Jerod Mayo: Mayo, the Patriots’ inside linebackers coach, is getting more looks and interviews as a potential head coach this season but if he doesn’t get a job maybe he’ll be willing to take a stepping stone job somewhere else. The Eagles interviewed him for their head coaching vacancy a year ago. The problem with Mayo is he might not be long for the position if he gets it and you might have to go through this again.
Brian Flores: I put Flores on this list but I think there’s a very good shot he ends up with another head coaching gig. Heck, he shouldn’t have been fired by the Dolphins after this season but here we are. If he is available, he’s a guy with a solid track record. But the problem, like with Mayo, is that he might not stick around long. [nbcsports.com]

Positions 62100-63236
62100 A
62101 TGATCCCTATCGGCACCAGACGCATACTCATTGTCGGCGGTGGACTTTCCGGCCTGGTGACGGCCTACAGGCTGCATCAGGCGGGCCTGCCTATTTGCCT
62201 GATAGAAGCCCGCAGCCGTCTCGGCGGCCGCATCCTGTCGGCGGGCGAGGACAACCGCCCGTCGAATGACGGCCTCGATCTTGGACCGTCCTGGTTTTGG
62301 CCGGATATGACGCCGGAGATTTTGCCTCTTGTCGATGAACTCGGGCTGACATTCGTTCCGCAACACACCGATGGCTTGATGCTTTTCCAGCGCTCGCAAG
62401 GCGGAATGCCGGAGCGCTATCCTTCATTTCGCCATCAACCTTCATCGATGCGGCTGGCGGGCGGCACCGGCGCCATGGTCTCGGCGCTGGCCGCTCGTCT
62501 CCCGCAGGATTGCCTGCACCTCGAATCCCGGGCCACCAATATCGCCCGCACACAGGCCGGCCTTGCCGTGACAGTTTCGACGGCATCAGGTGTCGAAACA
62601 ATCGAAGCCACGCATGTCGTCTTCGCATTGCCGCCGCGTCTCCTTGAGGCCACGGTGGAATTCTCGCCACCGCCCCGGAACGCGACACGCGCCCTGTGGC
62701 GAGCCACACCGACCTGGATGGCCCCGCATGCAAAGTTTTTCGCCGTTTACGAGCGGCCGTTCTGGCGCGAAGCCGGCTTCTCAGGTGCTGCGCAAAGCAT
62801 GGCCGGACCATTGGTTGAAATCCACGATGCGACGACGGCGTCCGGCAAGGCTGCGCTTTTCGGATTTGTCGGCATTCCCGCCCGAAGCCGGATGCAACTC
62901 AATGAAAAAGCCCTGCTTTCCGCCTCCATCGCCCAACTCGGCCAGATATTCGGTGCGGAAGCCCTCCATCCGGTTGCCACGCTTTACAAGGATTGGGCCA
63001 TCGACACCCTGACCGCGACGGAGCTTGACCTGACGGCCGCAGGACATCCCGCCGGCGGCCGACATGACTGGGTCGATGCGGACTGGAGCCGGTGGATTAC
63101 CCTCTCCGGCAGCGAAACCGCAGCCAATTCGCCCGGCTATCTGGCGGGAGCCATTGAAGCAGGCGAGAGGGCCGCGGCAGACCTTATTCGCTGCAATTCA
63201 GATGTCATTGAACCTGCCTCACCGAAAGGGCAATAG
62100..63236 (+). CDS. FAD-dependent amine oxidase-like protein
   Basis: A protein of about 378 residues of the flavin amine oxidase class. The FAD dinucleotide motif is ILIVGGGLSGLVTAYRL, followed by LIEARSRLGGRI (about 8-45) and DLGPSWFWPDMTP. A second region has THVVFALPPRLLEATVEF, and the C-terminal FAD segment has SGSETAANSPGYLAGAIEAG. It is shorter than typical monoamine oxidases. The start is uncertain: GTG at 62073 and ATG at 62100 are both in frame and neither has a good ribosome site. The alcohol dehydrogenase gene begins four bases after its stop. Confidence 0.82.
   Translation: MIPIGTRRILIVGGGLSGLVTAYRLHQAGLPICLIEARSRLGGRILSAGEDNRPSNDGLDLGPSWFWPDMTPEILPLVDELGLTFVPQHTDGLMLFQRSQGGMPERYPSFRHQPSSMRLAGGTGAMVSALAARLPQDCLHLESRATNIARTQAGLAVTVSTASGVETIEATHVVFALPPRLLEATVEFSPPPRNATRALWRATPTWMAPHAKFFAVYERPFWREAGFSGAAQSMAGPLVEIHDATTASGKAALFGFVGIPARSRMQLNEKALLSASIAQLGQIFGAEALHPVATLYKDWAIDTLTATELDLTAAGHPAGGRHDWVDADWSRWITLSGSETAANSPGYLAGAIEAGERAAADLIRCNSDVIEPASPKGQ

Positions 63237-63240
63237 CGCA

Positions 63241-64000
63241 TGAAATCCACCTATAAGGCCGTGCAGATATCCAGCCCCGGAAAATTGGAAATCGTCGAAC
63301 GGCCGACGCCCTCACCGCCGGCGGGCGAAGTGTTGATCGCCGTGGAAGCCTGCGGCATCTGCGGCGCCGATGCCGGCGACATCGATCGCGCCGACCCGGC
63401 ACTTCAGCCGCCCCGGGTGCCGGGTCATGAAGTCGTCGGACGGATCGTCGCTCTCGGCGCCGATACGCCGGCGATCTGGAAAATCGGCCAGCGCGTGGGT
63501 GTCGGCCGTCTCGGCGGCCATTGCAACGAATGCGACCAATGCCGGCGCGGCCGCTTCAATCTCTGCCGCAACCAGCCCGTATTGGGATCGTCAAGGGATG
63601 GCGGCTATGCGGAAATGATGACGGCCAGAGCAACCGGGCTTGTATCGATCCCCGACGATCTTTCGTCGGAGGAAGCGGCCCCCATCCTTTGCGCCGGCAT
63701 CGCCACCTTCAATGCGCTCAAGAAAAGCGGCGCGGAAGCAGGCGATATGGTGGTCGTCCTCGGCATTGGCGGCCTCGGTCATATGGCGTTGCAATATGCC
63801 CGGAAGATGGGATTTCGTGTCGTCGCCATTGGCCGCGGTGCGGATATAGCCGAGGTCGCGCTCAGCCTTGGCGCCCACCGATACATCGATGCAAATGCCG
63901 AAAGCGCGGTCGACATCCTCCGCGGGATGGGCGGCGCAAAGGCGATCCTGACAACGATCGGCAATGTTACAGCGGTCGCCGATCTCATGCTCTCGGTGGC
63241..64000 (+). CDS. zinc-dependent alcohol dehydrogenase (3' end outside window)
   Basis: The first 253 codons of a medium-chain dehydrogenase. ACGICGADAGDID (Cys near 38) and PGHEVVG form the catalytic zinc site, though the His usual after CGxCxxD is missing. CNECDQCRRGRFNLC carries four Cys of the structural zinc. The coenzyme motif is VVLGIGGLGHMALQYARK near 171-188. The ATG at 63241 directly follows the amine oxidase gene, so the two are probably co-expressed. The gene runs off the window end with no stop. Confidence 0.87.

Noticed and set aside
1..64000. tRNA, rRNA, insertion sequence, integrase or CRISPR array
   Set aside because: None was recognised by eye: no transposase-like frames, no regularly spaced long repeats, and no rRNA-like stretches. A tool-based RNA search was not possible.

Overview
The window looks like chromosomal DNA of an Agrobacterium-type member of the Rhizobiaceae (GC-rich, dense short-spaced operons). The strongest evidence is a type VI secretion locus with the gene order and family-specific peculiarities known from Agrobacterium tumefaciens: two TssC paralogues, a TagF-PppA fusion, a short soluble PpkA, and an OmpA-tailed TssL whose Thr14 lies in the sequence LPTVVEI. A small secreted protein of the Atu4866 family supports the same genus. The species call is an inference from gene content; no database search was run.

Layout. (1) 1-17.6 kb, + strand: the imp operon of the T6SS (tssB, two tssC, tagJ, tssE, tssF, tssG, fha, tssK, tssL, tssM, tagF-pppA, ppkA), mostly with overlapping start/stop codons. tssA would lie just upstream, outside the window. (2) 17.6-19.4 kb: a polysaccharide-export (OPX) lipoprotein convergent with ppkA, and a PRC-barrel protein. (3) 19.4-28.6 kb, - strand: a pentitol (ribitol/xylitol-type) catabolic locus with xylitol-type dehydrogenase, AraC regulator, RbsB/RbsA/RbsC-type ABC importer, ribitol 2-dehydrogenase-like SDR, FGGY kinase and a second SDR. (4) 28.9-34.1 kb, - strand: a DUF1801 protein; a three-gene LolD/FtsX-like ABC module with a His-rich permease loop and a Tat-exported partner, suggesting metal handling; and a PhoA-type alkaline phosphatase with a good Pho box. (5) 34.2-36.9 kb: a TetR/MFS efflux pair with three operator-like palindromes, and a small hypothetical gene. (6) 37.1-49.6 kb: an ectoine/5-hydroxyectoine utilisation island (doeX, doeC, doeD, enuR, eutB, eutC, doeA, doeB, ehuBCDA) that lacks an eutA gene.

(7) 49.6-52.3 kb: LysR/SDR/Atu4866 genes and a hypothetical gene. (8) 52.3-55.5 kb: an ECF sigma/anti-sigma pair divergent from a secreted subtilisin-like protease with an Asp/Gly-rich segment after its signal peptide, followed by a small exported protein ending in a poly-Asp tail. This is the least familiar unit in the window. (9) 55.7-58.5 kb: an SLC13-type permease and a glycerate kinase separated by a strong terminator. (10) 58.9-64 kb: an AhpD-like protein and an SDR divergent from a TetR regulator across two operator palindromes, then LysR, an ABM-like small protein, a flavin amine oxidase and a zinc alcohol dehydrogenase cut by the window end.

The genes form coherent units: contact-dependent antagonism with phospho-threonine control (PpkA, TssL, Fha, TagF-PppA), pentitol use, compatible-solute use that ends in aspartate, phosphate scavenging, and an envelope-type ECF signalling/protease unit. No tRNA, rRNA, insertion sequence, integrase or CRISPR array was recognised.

After looking at some external candidates, what if Sirianni and the Eagles wanted to promote someone from within to take over for Gannon? SI.com's Ed Kracz mentioned a pair of in-house possibilities for the Birds...
Dennard Wilson. The defensive backs coach could be one of two in-house promotions the team turns to in the event Gannon departs.
He certainly fits the mold, with his 40th birthday coming up in March, and his experience is certainly noteworthy after getting his start as a pro scout for the Chicago Bears in 2006 and climbing the ranks since then. Before joining Sirianni’s staff, he was the passing game coordinator for the New York Jets and helped develop Jamal Adams and Marcus Maye, who, in 2020 led the team’s secondary in tackles (86), passes defended (11), tackles for loss (4), and sacks (2). ...
He could be the favorite if Gannon leaves.
Nick Rallis. This would seem like a long shot, but maybe not. Granted, he is just 28, but should that matter? Look at the job he did this past season, his first coaching linebackers for the Eagles. Alex Singleton and T.J. Edwards finished 1-2 on the team in tackles with Singleton getting 130 and Edwards finishing with 124. ... It would be a big jump for Rallis, but not out of the question. [si.com]